Author Topic: capital gains on home question  (Read 1799 times)

BooksAreNerdy

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capital gains on home question
« on: August 19, 2014, 08:09:19 PM »
We are listing our house tomorrow.

I know we would have to pay taxes on capital gains if we dont meet the following critera- personal residence for 2 years with less than $500k of improvements.

We have owned the land since April of 2012. Construction of home started sept 2012. Home finished march 2013.

So do the gains count on the improvements to the land, and thus we have met the 2 year window? Or does the clock start when we moved into the house?

If it is the latter, how much are we going to owe? Do we have to prove how much we spent on land and home, then subtract that from the sales price to figure what they will tax? Does the agent commission count as part of the sales price?

BooksAreNerdy

  • Bristles
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Re: capital gains on home question
« Reply #1 on: August 20, 2014, 05:40:12 AM »
Perfect, thank you! Very clear! Will I need to provide statements proving build cost?

Fishingmn

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Re: capital gains on home question
« Reply #2 on: August 20, 2014, 06:45:55 AM »
Perfect, thank you! Very clear! Will I need to provide statements proving build cost?

I believe the tax forms just ask for your cost basis. You would only need statements/records to "prove" your cost basis if you were audited so you do want to have them available.

johnhenry

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Re: capital gains on home question
« Reply #3 on: August 20, 2014, 08:19:14 AM »
It needs to be your primary residence for at least 2 of the last 5 years.  If you didn't move in until March 2013, then that is when it became your primary residence.  If you sell before it is your primary residence for two years, then you will owe taxes on the capital gains.  That would be the sale price, minus land+build costs, minus sale expenses (including commissions).  Details can be found here:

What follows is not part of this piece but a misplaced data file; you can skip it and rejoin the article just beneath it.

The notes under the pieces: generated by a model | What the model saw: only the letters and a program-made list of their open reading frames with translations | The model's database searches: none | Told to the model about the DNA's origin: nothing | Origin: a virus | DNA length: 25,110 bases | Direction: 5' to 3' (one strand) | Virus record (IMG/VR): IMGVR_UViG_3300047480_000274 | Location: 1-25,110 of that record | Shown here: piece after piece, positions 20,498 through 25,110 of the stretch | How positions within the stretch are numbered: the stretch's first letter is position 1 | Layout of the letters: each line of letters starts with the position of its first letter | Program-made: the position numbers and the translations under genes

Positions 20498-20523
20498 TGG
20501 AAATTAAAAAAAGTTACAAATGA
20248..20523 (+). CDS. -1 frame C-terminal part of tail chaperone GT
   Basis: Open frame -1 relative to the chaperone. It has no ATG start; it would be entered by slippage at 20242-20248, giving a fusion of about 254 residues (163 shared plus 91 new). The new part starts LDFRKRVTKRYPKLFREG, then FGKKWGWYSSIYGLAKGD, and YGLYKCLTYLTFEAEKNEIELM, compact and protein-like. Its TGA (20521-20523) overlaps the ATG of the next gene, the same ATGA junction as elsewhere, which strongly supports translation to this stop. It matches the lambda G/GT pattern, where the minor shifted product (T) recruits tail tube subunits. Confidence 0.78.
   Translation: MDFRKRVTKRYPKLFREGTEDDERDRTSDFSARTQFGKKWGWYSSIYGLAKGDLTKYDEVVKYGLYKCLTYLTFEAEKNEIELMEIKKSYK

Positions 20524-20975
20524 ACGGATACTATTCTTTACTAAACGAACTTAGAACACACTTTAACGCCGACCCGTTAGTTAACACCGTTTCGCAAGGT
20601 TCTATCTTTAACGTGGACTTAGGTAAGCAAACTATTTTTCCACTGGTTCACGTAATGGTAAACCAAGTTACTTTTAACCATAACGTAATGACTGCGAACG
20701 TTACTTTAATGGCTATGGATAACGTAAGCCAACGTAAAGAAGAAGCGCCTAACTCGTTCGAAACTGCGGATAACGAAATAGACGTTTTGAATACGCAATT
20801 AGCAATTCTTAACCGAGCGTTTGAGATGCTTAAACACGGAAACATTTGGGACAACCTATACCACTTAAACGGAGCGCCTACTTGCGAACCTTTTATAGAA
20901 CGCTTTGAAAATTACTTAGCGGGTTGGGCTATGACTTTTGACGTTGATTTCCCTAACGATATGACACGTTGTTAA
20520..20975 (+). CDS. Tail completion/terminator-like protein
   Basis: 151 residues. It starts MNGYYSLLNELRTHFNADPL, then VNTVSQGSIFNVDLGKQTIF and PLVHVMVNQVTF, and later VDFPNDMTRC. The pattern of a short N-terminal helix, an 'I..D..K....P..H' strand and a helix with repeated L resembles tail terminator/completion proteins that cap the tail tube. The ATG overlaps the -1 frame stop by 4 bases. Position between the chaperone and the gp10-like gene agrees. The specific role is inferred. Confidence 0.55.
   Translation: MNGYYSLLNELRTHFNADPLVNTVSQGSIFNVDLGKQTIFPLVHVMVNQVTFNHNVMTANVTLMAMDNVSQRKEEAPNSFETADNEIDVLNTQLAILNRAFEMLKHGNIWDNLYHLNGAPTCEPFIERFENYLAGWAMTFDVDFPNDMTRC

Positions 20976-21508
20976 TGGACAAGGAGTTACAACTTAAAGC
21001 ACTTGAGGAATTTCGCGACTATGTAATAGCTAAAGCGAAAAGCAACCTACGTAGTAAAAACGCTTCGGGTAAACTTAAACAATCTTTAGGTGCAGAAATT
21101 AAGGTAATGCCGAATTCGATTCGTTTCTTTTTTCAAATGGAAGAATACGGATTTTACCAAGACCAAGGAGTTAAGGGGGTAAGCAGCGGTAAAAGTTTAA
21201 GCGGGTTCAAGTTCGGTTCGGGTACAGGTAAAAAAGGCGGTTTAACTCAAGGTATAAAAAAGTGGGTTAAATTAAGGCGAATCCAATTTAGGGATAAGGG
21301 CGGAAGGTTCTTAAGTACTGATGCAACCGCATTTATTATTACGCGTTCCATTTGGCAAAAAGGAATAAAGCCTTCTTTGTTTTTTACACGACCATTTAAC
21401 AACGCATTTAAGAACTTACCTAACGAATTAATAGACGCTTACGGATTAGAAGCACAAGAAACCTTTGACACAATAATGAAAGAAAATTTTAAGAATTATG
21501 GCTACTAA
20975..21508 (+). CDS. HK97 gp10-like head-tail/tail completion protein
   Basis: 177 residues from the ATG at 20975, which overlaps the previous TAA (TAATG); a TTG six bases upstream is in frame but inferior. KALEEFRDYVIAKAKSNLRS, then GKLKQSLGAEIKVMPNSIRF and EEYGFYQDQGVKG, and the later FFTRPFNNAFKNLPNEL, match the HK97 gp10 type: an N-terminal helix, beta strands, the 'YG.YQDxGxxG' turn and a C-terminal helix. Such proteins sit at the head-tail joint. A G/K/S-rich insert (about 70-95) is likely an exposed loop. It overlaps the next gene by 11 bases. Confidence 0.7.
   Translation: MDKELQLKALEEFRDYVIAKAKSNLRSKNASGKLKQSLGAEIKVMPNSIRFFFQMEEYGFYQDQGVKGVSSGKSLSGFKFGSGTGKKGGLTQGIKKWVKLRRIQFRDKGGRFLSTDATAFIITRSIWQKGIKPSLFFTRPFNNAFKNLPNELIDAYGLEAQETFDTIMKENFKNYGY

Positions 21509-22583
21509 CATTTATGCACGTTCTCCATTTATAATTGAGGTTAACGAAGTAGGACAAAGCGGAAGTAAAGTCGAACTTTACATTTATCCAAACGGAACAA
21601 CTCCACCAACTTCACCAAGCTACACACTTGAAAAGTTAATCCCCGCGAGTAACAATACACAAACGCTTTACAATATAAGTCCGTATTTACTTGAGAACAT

http://www.irs.gov/pub/irs-pdf/p523.pdf

Agreed, and don't forget to include "improvements" in your cost basis.  If you moved in during March 2013, but continued to have expenses for fixtures, etc along the way after you moved in, all those costs get added to your basis, which will reduce your capital gain if you don't meet the 2 of 5 year exclusion.  You can't count maintenance cost, but improvements.

Also read page 14, "Reduced Maximum Exclusion" of IRS pub 523.  If you are moving due to health, new employment (50 miles), or unforeseen circumstances, you may still be able to avoid the full capital gain tax bill.

With that said, if there's any way you can wait until you meet the exclusion, that's the best option because any other option could require much calculating and paperwork.

BooksAreNerdy

  • Bristles
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Re: capital gains on home question
« Reply #4 on: August 20, 2014, 01:59:36 PM »
Excellent, thanks for the the help! I'd rather not have to do all the paperwork, I have a feeling our gain will be very small, if anything. We are moving partly due to a future job relocation, but it won't happen while we are still in this house, most likely. It will be interesting to figure exactly what we spent and see if there is much gain.